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Danai Gurira’s quest for excellence

Giving a public talk recently, Gurira said she got into the arts industry at an early age and received overwhelming support from her parents, which helped shape her career.

“I started working with the arts at a very young age. The arts found me — it’s not often something that you’re encouraged to do at a young age,” she said during a US Public Affairs Food for Thought public talk titled “Can an African make it in Hollywood or Broadway?”

She added that she did her first play, which required her to do an extensive monologue, at the age of six.

Gurira, whose work as co-star and co-creator of the 2006 Pulitzer finalist In the Continuum, about women living with Aids in Africa and Los Angeles propelled her to stardom in the US, said she is driven by the desire to tell a story and not the shiny lights of the industry.

“There’s a zone you’ve to be able to go into as an artist. When you’re in that zone, you lose a sense of time and space. When people think of Hollywood, all they see is the glitz and glamour, but I’ve always been motivated by creativity.”

The play In the Continuum received several awards, including the 2006 John Gasner Outer Critics Award for best new American Play and the Global Tolerance Award from Friends of the United Nations, in addition to being honoured by the US Theatre Hall of Fame.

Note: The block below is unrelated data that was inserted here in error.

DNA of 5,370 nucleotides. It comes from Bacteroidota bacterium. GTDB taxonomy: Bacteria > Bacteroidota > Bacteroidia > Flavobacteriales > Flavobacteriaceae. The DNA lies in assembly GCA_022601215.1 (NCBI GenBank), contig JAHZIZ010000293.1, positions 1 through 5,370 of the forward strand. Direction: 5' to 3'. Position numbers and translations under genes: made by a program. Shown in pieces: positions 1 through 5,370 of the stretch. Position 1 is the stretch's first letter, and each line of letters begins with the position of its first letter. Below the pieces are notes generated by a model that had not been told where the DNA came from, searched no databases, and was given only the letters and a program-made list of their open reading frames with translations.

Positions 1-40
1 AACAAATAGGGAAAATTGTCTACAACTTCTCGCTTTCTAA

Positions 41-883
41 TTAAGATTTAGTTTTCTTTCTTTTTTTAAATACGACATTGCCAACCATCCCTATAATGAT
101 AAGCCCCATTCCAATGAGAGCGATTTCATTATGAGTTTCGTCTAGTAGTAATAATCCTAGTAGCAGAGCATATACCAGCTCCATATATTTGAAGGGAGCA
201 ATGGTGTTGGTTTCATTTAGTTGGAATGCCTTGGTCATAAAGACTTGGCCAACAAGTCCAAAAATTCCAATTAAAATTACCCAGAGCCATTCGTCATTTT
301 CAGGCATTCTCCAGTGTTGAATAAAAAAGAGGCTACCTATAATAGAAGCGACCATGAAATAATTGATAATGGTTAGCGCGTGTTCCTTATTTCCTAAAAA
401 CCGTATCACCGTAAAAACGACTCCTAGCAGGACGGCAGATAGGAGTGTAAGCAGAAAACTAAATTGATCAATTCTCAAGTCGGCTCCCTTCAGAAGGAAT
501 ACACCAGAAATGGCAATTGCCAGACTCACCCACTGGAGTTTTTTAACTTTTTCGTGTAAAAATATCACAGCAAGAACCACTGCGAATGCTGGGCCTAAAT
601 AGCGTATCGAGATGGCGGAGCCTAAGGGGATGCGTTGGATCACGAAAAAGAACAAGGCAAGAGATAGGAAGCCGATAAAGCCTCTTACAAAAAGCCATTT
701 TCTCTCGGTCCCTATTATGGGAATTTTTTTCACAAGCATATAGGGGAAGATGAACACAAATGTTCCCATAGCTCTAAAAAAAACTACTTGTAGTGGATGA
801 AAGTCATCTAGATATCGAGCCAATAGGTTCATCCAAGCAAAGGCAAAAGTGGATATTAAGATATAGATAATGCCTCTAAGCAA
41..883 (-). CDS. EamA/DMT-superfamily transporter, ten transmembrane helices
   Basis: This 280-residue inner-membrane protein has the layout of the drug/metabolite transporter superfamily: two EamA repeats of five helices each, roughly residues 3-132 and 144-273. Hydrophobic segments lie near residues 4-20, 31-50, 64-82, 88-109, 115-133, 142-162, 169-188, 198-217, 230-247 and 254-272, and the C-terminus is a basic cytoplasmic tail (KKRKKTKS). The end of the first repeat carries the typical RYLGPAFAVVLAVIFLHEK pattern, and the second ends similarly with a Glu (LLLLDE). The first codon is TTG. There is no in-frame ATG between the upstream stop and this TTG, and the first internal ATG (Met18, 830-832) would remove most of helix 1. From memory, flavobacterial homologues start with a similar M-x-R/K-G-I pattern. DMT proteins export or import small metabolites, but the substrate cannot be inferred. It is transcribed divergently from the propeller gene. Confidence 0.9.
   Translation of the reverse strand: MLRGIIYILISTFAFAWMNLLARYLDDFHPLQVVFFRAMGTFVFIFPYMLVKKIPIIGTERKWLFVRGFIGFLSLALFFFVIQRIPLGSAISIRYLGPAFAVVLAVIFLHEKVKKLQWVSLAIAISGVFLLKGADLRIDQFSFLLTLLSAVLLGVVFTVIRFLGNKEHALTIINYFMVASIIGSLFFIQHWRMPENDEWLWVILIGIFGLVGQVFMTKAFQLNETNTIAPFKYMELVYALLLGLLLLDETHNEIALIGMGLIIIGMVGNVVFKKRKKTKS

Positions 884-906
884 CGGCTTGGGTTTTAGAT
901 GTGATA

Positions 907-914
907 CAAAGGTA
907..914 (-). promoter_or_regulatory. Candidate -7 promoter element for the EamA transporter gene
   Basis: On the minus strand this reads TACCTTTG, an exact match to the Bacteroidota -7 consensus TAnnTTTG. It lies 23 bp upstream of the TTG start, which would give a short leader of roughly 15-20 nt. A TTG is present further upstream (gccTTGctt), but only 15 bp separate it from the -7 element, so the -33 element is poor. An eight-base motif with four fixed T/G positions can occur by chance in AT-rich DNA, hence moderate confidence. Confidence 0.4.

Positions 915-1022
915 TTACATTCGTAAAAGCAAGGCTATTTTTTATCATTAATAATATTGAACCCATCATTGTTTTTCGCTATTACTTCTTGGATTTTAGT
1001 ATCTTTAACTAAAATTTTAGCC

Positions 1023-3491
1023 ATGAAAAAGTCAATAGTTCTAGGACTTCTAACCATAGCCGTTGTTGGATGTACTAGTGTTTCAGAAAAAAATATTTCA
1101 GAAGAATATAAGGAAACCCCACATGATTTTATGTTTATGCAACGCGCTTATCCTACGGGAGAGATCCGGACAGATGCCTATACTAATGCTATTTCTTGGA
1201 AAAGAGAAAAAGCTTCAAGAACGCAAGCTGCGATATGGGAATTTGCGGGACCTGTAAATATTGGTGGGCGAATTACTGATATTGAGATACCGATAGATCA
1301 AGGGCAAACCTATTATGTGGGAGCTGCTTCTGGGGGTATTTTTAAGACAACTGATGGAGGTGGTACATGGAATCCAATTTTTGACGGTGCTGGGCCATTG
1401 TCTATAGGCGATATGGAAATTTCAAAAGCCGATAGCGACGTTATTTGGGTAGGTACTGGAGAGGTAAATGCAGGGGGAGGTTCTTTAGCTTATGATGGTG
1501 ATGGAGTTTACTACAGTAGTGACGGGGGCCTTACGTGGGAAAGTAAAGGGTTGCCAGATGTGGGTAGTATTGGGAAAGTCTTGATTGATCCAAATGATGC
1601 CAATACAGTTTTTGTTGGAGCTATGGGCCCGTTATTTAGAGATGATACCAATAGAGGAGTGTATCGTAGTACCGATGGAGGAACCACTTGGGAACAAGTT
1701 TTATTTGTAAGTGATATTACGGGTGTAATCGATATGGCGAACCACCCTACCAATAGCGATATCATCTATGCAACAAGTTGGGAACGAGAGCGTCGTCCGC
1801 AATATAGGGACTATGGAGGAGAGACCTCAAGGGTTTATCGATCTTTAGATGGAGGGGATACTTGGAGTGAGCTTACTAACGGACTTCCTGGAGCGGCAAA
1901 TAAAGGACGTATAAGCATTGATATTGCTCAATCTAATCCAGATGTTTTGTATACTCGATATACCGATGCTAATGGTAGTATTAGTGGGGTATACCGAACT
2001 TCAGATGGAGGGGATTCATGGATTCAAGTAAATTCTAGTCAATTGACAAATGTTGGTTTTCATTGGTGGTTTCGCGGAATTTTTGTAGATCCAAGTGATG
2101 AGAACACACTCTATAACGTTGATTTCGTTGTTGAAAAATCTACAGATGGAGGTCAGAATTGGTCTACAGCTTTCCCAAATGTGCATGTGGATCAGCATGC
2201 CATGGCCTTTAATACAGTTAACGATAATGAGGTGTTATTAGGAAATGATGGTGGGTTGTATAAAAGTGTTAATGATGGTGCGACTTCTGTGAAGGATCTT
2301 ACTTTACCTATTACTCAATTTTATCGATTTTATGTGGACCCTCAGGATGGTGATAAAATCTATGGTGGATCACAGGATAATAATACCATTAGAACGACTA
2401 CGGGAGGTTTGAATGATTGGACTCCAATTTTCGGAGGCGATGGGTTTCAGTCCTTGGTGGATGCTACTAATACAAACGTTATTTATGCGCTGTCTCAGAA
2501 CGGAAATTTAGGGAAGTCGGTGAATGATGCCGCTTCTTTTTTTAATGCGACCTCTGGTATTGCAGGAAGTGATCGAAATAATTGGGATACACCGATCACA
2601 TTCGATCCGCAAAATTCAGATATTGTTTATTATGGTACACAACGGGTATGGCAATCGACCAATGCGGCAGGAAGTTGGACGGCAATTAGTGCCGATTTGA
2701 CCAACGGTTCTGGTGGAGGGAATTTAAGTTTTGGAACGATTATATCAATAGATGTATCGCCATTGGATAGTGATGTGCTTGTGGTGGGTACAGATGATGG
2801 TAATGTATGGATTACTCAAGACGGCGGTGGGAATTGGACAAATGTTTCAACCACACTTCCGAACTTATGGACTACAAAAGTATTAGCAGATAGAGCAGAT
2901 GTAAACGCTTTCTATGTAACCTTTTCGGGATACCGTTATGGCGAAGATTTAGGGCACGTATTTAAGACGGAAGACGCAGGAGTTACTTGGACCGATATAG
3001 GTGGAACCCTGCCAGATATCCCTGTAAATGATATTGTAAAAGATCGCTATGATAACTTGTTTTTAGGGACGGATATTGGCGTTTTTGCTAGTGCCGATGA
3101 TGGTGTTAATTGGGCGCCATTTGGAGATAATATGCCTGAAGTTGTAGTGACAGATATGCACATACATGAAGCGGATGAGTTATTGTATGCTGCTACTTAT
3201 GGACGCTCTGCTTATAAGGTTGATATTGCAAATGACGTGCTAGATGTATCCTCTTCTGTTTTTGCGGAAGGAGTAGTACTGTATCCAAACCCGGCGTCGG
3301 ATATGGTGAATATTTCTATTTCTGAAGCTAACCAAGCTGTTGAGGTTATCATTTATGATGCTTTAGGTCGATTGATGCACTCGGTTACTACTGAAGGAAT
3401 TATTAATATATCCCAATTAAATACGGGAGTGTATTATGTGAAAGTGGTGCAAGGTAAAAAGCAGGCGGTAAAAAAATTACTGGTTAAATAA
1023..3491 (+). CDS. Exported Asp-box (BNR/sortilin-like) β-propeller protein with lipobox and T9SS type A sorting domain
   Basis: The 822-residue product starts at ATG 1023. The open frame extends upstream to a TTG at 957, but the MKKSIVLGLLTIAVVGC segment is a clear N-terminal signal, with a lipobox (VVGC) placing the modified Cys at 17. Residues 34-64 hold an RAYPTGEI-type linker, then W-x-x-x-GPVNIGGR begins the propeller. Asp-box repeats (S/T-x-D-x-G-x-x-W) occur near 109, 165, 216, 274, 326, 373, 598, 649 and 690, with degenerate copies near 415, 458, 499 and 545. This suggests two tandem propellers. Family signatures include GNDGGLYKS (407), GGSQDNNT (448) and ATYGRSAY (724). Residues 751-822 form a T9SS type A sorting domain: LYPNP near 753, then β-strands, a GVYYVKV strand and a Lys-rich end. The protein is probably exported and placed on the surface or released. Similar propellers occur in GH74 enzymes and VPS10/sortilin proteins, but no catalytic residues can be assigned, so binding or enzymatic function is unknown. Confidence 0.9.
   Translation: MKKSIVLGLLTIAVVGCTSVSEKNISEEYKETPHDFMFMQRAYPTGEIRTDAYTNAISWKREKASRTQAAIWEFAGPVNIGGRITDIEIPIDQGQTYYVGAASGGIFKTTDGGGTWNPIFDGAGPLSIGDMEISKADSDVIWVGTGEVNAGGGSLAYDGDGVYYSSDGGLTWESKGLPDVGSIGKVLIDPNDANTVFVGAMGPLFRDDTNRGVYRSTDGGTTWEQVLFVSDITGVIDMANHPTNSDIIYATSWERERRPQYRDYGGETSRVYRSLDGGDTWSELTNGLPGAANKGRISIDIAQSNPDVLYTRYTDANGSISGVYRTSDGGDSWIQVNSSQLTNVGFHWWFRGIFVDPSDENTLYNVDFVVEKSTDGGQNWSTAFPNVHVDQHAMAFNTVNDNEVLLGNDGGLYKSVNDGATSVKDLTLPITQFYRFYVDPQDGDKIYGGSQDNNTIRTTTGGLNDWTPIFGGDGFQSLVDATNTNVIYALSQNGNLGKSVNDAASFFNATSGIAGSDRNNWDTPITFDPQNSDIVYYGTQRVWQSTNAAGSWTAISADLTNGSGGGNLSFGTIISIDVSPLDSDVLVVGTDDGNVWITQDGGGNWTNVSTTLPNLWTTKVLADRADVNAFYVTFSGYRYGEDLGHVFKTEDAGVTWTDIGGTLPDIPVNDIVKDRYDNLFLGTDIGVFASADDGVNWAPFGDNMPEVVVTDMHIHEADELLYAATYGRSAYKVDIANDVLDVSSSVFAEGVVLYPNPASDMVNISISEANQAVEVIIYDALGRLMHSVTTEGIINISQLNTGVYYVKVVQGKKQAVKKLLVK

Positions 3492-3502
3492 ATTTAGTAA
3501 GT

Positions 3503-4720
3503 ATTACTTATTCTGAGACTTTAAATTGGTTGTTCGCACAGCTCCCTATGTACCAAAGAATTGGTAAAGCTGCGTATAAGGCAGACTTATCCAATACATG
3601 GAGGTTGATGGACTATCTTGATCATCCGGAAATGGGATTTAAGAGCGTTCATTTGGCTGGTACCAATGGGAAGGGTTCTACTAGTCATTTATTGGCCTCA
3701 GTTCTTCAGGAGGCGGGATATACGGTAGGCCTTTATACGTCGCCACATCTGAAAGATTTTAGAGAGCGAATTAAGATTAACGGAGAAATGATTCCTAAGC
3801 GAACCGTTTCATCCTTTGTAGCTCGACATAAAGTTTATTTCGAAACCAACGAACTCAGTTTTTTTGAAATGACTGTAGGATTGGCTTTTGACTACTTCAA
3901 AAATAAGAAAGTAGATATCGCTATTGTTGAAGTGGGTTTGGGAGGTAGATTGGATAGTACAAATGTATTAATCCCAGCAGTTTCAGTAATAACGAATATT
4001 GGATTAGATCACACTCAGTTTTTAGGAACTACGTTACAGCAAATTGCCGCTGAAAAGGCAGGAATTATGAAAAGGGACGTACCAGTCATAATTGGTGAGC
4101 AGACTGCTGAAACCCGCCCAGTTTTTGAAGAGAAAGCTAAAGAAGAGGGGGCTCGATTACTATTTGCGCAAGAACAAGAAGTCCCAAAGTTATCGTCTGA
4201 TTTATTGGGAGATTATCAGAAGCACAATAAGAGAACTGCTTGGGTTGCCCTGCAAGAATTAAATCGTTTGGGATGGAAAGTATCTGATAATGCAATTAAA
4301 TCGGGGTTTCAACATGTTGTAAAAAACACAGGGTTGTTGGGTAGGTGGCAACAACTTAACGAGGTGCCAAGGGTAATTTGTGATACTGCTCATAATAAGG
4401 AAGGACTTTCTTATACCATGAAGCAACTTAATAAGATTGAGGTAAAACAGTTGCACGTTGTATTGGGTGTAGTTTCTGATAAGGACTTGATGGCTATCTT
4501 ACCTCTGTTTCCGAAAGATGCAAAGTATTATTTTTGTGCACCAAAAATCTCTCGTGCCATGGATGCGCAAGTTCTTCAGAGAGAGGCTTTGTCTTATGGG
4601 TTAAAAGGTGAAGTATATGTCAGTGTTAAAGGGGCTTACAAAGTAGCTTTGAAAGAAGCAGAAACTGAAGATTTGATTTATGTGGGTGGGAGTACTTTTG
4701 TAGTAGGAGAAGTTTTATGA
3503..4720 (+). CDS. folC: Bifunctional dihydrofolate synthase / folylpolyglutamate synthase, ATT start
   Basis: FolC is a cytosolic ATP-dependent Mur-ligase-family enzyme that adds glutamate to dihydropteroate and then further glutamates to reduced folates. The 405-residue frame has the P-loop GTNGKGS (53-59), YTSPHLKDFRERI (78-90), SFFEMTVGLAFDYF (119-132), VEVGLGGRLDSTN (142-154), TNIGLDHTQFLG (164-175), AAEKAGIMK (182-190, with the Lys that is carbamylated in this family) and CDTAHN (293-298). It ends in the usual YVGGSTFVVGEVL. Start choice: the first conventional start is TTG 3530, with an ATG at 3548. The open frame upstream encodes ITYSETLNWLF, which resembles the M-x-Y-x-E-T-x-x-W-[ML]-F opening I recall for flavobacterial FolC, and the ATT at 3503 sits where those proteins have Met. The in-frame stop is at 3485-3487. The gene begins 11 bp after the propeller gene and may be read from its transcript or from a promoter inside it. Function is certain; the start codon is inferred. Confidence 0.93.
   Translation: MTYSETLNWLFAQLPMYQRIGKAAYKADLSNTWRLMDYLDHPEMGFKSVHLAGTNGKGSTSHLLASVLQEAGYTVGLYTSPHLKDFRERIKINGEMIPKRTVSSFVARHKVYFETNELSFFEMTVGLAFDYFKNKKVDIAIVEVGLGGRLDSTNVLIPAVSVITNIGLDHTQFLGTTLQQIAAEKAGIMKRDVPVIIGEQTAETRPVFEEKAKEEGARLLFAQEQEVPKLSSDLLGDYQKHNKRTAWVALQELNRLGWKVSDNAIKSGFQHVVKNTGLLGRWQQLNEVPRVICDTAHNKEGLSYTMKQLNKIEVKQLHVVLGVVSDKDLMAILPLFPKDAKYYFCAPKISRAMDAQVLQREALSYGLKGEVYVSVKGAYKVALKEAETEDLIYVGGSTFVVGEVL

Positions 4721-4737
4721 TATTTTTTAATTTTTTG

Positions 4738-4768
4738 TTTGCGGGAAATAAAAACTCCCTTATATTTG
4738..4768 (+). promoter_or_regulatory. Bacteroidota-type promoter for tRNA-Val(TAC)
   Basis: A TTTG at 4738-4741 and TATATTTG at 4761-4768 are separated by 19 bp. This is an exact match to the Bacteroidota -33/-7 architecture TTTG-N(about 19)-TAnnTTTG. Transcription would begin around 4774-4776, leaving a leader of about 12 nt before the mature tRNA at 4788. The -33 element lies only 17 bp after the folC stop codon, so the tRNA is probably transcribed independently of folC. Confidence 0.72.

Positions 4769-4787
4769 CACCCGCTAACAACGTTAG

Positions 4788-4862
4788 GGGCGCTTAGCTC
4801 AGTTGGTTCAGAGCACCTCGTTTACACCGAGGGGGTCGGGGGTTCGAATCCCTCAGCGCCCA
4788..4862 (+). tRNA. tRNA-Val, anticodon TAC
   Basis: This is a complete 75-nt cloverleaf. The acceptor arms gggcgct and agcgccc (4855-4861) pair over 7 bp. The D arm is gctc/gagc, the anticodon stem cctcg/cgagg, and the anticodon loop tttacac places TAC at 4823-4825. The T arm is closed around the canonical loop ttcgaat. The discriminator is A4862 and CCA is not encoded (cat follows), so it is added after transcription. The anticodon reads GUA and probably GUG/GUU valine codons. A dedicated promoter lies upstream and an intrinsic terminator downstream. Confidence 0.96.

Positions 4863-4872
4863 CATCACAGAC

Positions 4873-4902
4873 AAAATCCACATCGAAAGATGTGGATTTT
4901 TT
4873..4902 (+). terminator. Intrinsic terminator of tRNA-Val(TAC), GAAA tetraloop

Gurira, who also won the 2007 Helen Hayes Award for Best Actress in In the Continuum, said that it was in high school at Dominican Convent where she sharpened her interest in drama.

After high school, she left Zimbabwe to go and study psychology in the US.

“I started to create pieces mainly because I was confused at why the portrayal of Africans was negative in films. I was also inspired by Over the Edge’s play Born African. At that time, I created a play about a Zimbabwean rural girl who ventures to a city,” Gurira said.

“I needed to attain a certain level of education and then learn how to break the rules. You must have a vision of your artistry. Your work ethic has to be high. You’ve to have ferocity of energy to survive the industry.”

On the state of the local film and acting industry, Gurira said there was a need to instill quality into products that are coming out of the country.

“I think it’s very tricky to say how a country should develop its industry but we should be specific as to who we are. I’m always interested in quality over quantity. The need is for excellence because once that is achieved, you’ll be less ignored globally. We must challenge our standards always.

“I would like to see films come out of Zimbabwe that are globally recognisable not because they cater to a global or Western standard but because they’re excellent. The problem is people take the little praise that they get and let their ego be fed like a little monster,” she said.

Gurira added that the fact that Zimbabwe has no real industry offered an opportunity for people to become pioneers.

“There’s no real industry in Zimbabwe so the job of everyone is to be a pioneer because we’ve to create it. You’ve to do more to build the industry. You’re going to have to be a rebel, most artists have to be rebellious; you’ve to be ready to be a pioneer.”

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